Tongyeong, Korea: An Island Getaway

I feel a bit ashamed at the fact that after living in Korea for two years, I can count on one hand the number of places I’ve been outside of Seoul. So, with the arrival of spring, I’ve made a resolution to get out of the city as often as I can.

This past weekend, I joined a trip organized by Discover Korea to Tongyeong, a city located on the southern coast of the Korean peninsula. After a less than sound sleep on the overnight bus, our group of 70 arrived at the city known as the “Napoli of Korea”. The sun hadn’t yet risen but I was quickly snapped out of my grogginess at the sight of the sea. The main attraction of the tour was a hike on Jagged Ridge Island, but the hiking itself looked pretty intense and I opted to take the route to So Mae Moor Do, an island known for its stunning views and natural beauty. Our group loaded up into taxis and boarded the ferry at the terminal. It was a bit too windy to ride on the deck, so we chatted and got to know one another on the hour and a half ride to the island from the inside. I had wanted to catch a glimpse of the islands as we boated through the Hallyeo National Marine Park, but I was enjoying meeting some new friends. It’s hard to find like-minded people here so I was glad to have the opportunity to do so.

Immediately upon docking at So Mae Moor Do, the winds took control of my hair and the aromas of gasoline and salty air captivated my senses. Sea gulls squawked overhead and sea spray splashed us as the waves crashed on nearby rocks. It was an environment I had been away from for far too long and I was loving it, though I could feel a tinge of homesickness bubbling up in my stomach. The island is basically inhabited by fishermen and there seemed to always be someone carrying around a net of the morning’s catch from here to there or a woman sitting on one of the small dusty roads selling a bundle of dried seaweed. Trying not to get blown a way, our group didn’t waste a minute to head up the mountain for better views.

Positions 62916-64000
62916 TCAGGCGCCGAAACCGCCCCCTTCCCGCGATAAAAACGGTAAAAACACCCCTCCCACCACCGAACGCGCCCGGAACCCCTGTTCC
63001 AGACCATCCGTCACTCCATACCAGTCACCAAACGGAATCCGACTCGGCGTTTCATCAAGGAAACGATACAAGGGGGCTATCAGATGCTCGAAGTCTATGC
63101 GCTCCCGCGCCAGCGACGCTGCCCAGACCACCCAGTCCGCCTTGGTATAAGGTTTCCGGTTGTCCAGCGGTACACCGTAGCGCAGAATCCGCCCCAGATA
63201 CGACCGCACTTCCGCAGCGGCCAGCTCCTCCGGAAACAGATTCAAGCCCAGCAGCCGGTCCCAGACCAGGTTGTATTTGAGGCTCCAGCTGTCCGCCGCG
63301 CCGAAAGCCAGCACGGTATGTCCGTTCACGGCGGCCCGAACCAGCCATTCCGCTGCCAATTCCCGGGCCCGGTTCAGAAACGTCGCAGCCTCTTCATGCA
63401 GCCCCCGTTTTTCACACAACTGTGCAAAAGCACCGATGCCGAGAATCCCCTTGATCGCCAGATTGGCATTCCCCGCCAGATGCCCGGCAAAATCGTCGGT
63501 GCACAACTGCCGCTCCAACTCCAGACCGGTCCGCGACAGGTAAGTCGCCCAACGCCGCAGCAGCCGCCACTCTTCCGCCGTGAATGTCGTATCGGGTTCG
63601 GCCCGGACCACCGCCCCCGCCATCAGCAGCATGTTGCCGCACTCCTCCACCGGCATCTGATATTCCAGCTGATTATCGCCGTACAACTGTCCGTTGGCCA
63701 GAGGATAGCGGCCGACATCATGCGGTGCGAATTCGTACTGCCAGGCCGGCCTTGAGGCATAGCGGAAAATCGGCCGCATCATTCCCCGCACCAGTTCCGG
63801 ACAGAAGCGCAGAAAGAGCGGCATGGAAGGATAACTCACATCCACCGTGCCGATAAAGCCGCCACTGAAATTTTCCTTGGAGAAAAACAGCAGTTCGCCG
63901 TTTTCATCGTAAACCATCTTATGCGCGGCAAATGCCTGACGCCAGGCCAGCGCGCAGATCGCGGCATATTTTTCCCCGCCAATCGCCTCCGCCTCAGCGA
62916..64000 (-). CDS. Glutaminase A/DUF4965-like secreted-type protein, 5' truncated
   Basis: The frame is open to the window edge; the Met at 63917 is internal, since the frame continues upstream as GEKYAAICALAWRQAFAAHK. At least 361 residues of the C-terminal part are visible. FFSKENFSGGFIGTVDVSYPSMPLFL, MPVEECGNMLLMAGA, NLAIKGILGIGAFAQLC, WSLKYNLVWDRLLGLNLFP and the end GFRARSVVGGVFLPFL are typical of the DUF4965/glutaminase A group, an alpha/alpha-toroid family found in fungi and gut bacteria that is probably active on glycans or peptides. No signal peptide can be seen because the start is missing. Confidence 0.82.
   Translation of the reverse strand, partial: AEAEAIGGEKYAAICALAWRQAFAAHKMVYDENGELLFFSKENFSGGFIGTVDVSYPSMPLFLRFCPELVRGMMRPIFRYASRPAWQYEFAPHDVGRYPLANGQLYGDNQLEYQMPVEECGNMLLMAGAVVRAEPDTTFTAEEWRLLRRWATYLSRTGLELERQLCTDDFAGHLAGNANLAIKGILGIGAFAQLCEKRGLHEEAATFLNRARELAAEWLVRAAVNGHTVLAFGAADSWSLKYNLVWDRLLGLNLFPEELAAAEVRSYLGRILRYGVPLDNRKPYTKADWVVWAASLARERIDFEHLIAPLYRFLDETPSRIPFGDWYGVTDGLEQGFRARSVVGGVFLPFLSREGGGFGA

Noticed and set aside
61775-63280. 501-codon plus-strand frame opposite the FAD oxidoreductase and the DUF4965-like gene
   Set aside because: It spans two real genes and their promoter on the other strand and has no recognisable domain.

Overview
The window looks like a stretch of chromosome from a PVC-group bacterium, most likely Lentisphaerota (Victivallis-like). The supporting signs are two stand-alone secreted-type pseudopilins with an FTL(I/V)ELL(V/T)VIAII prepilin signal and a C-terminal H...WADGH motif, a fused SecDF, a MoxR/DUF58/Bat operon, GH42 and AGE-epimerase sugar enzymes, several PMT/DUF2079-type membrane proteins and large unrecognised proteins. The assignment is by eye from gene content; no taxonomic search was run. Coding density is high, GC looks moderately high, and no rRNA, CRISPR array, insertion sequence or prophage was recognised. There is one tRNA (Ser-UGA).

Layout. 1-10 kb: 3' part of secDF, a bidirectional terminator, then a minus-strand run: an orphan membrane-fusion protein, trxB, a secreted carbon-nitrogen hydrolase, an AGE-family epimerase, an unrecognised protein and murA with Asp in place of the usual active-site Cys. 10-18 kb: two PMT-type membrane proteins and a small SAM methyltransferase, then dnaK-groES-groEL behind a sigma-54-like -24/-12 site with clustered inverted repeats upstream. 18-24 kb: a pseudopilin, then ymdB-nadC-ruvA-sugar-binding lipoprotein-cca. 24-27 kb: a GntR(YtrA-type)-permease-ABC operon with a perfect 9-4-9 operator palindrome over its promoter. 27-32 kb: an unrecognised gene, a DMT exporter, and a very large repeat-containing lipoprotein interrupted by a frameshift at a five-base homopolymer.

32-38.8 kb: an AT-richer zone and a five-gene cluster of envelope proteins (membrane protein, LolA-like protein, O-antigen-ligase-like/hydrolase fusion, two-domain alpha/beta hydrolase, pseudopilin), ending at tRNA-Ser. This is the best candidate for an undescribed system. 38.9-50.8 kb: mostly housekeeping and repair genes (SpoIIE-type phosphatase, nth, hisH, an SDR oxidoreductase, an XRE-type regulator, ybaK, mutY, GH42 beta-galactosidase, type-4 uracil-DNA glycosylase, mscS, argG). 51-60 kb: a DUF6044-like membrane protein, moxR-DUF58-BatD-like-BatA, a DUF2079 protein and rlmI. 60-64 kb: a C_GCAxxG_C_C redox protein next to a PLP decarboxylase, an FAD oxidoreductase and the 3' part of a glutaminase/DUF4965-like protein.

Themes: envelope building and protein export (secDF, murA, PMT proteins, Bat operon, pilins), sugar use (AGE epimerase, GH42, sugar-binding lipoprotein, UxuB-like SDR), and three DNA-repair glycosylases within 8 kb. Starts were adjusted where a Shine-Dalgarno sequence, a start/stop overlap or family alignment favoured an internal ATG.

The harbor and wharf on So Mae Moor Do.

Fishing boats embellished the harbor’s dock.

Women shucked oysters and other shellfish selling their catch to residents and visitors alike.

Following a trail that circled around the island, we were treated to stunning scenery at every turn. The higher we hiked, the more beautiful it became. It was a bit overcast and the winds were blowing with full gusto, but the weather made the views no less enjoyable. Cliffs jutted out in every which direction and from a distance, rock formations rose up from the waters resembling a spiked tail of some colossal sea monster. The highlight of our hike was seeing a picturesque hill of green set into the turquoise of the sea, topped with a quaint lighthouse. Many Koreans gathered in the area for picnics and makgeolli. After taking it in, we headed back toward the wharf for some lunch and a pre-noon beer in what seemed like the only restaurant on the island, set among the stone houses of the fishing village. I had some delicious fish and inhaled most of the banchon (side dishes) on the table.

Stunning scenery… yes, this is Korea!